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Deferred Payment Agreement

If the result of your financial assessment is that you must pay the full cost of your residential care but you cannot afford to pay the full weekly charge due to your capital being tied up in your property, this doesn’t mean you have to sell your home. You could ask us for a deferred payment agreement.

How a deferred payment agreement works

A deferred payment agreement is a type of loan that property owners can use to pay for their care or nursing home.

You are not given a lump sum upfront, instead we pay the part of your residential care bills that you can not afford and charge you interest on that amount.

You’ll use your house as security and we’ll make a legal charge against it - this guarantees we’ll be repaid any money due to us when you sell your property.

You do not have to sell it in your lifetime, you can choose for it to be sold after you have died. You can also repay us from another source if you want to.

Before securing any loans against your home, it is important to think carefully and get financial advice.

You will still be responsible for paying the weekly contribution that you have been assessed as being able to pay from your income and other savings.

Administration and interest charges

You will be charged:

  • an admin fee of £218 to set up your loan
  • a small amount of interest on the amount you owe - the current interest rate (from 1 July 2022) is 1.55%

Interest is calculated daily, based on an interest rate set by the government. It is reviewed twice a year on 1 January and 1 July.

Who this applies to

To qualify for a loan, you must:

  • have had a needs assessment that shows you need to be in a care home or nursing home permanently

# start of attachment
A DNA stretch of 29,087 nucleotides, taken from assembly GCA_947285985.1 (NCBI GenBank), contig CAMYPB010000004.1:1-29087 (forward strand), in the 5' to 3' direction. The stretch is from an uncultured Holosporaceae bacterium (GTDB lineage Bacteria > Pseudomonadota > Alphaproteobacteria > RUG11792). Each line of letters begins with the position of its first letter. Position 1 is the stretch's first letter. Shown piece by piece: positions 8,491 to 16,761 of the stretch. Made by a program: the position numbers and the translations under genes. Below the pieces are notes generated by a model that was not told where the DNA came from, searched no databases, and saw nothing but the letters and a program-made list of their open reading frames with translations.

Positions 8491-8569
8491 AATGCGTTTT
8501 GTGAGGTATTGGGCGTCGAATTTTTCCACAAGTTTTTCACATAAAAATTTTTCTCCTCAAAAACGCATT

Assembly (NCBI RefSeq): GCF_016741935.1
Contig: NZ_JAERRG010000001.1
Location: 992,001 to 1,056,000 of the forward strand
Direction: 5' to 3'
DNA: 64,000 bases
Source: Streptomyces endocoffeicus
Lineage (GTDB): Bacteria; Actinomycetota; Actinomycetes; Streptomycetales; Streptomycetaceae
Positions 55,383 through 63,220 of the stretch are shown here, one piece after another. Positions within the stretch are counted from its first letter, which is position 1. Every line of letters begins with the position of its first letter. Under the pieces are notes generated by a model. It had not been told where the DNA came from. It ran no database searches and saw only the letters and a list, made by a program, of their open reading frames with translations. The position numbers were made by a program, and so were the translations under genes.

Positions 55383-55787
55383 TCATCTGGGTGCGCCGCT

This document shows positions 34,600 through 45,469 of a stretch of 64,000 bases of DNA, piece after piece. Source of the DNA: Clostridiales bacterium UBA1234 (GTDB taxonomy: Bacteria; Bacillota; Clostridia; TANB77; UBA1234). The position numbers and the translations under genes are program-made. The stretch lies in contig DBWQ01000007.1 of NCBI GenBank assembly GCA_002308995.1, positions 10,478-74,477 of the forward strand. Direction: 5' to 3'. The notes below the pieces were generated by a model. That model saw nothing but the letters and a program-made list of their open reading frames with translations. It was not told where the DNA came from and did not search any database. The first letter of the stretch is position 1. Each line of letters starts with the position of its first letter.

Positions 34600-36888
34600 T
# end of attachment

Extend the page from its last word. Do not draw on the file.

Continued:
• have £23,249 or less in savings and investments
  • own part or all of a property that was your main or only home
  • have written permission from any joint owners of your home (only your share of the property can be used as equity for the loan)
  • make sure your home is registered with the Land Registry
  • be able to make your own finance decisions, or have a legally appointed financial representative who can make decisions for you
  • have enough equity in your home to cover at least 12 months of care costs
  • have a responsible person willing and able to keep the property in good condition so that it does not lose value
  • be able to insure your property at your own expense

If your partner is in a care home too

If you jointly own your property, and both you and your partner are permanently in a care home, you may both apply for a separate deferred payment agreement.

Your agreement will be based on just your share of your home, but there must be enough value in your home to cover the care costs of both you and your partner.

Mortgages, loans and equity release on your home

If you have other outstanding loans, mortgages or equity release schemes on your home, it is unlikely we can offer you a deferred payment agreement.

How to enter the deferred payment scheme